In Connecticut and around the country, advocates say the case of Jennifer Dulos has helped bring attention to and highlighted questions about how to improve the family court system. Long before she disappeared, the mother of 5 told the courts that her husband was verbally abusive and that she feared for her life. In filings in the divorce case, Jennifer Dulos said she was worried for her safety and that of the couple’s children. Jennifer wrote in a 2017 affidavit “I am afraid of my husband. I know that filing for divorce and filing this motion will enrage him. I know he will retaliate by trying to harm me in some way.” Fotis Dulos, 52, denied the claims and argued Jennifer Dulos was unfit to have sole custody of the children. They were involved in a contentious divorce and custody battle when she disappeared in May of 2019, almost 2 years after filing for divorce.
Though her body has not been found, authorities believe she was killed in a violent attack at her home in New Canaan. They suspect that Fotis Dulos had been lying in wait for Jennifer and attacked her when she arrived home after dropping her children off at school. Police allege that Fotis Dulos and his girlfriend Michelle Troconis went to Hartford, Connecticut, to dispose of 36 garbage bags containing items with Jennifer Dulos’ blood on them on the night that Jennifer disappeared. The two were charged with tampering with evidence and hindering prosecution in connection with the disappearance but both later made bail.
On January 7th, 2020, Fotis Dulos was arrested at his home and charged with capital murder, murder, and kidnapping in relation to the disappearance of Jennifer. His former girlfriend, Michelle Troconis, was also charged with conspiracy to commit murder. Fotis Dulos’s friend and former attorney, Kent Douglas Mawhinney was also charged with conspiracy to commit murder. Prosecutors believe both Mawhinney and Troconis worked with Dulos on his alibi for the day of Jennifer Dulos’ disappearance. Fotis Dulos committed suicide on January 28 2020. His former girlfriend, Michelle Toconis and friend, Kent Douglas Mawhinney both still face their charges in the disappearance. Mawhinney also faces charges of spousal rape.
Karen Jarmoc, CEO of the Connecticut Coalition Against Domestic Violence, said warning signs in the case may have gone unheeded. Jennifer Dulos’ concerns “really didn’t seem to be viewed as a red flag in the court by the judge,” Jarmoc said. The couple also had filed 300 motions in their divorce and child custody cases before Jennifer Dulos disappeared. State and national advocates say that reflects a need for judges to better recognize and address so-called “litigation abuse,” long stretches of drawn-out court motions and appearances they say can be their own form of abuse or become a possible warning sign for possible violence. “We find that abusers often file multiple things in order to drag their ex-partner into court, to do that to harass them, to be near them, to cause them financial hardship and stress,” said Karen Jarmoc, whose group is exploring legislative proposals that could lead to criminal penalties for unnecessary filings in family court.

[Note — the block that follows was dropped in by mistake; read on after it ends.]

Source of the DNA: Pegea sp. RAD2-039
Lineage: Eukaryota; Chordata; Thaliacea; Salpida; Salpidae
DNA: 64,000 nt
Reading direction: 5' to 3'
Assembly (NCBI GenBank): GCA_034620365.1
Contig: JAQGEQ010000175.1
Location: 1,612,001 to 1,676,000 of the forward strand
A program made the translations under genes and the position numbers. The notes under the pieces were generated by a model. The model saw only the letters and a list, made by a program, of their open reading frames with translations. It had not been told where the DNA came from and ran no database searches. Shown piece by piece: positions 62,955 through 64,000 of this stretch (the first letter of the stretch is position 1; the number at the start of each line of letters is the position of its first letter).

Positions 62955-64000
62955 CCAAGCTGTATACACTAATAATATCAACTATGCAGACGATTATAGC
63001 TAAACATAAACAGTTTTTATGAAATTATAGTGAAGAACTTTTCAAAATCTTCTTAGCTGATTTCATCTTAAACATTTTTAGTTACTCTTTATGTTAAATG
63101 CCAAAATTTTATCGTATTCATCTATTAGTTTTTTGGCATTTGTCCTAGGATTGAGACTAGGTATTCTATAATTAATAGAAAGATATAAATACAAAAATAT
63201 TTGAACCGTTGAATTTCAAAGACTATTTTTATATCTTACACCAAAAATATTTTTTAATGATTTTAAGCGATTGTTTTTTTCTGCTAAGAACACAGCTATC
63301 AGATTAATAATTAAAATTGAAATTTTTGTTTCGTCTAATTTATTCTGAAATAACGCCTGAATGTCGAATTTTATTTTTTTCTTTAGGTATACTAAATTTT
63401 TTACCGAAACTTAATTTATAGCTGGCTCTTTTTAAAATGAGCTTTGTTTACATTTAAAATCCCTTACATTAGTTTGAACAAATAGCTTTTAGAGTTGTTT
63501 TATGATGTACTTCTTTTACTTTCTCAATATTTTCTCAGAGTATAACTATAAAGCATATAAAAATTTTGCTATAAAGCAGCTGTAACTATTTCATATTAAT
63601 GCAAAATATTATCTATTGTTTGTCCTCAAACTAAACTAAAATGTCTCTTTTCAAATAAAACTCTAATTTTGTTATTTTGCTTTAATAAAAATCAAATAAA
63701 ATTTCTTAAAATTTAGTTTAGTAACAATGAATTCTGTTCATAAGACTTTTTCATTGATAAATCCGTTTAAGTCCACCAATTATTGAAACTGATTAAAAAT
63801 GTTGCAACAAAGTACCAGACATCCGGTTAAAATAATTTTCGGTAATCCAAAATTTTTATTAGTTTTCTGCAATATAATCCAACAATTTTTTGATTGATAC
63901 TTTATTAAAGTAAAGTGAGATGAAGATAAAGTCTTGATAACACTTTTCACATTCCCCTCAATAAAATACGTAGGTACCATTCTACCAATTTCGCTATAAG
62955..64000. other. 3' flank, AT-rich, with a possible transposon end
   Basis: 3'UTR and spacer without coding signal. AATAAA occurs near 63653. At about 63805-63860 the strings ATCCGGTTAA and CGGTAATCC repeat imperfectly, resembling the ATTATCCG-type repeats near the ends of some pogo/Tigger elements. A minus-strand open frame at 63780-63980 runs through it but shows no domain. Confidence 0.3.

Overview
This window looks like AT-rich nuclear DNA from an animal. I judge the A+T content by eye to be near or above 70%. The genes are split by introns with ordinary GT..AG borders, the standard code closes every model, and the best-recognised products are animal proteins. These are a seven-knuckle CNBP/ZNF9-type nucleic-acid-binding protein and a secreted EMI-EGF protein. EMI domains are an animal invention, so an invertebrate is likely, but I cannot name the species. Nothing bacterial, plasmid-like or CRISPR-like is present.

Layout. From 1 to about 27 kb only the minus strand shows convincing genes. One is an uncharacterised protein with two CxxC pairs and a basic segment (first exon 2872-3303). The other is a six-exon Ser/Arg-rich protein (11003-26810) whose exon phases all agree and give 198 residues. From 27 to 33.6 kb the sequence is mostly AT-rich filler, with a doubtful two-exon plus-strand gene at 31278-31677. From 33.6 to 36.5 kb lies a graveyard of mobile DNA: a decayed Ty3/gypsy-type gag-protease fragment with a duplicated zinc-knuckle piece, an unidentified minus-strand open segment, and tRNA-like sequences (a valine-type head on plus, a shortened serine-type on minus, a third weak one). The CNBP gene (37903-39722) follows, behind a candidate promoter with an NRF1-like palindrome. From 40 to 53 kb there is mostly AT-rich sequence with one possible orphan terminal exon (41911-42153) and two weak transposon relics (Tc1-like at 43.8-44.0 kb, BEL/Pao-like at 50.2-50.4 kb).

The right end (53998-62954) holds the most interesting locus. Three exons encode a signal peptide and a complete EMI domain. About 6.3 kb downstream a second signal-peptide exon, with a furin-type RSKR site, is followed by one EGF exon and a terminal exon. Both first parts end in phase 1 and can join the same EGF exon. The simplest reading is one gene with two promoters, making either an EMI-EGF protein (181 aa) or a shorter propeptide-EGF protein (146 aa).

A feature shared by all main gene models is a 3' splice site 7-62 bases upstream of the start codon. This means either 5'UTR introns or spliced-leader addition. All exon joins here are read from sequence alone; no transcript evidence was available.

Nationally, more than half of killings of girls and women are related to intimate partner violence, according to a 2017 study by the U.S. Centers for Disease Control and Prevention. State Sen. Alex Bergstein, a Democrat from Greenwich, planned to call for new legislation Friday that would require family court judges to give more weight to claims of domestic violence when handling child custody cases. “Unfortunately, the loss of her life has brought attention, increased attention to this issue. But this is an issue that is real and present, every day, in all parts of our state and in every community, and we need to address it head on.”
Danielle Pollack, an ambassador specializing in family court reform with Child USA, a Philadelphia-based organization, said abuse “gets lost, it gets discredited” when courts look simultaneously at other factors when granting custody, especially claims of alienation. “We’re helping states build their custody statutes in a way that puts the safety of the children first,” said Pollack, whose group helped to pass legislation in Louisiana and is currently working on a similar bill in Pennsylvania. “Kids are still getting in these very dangerous situations.”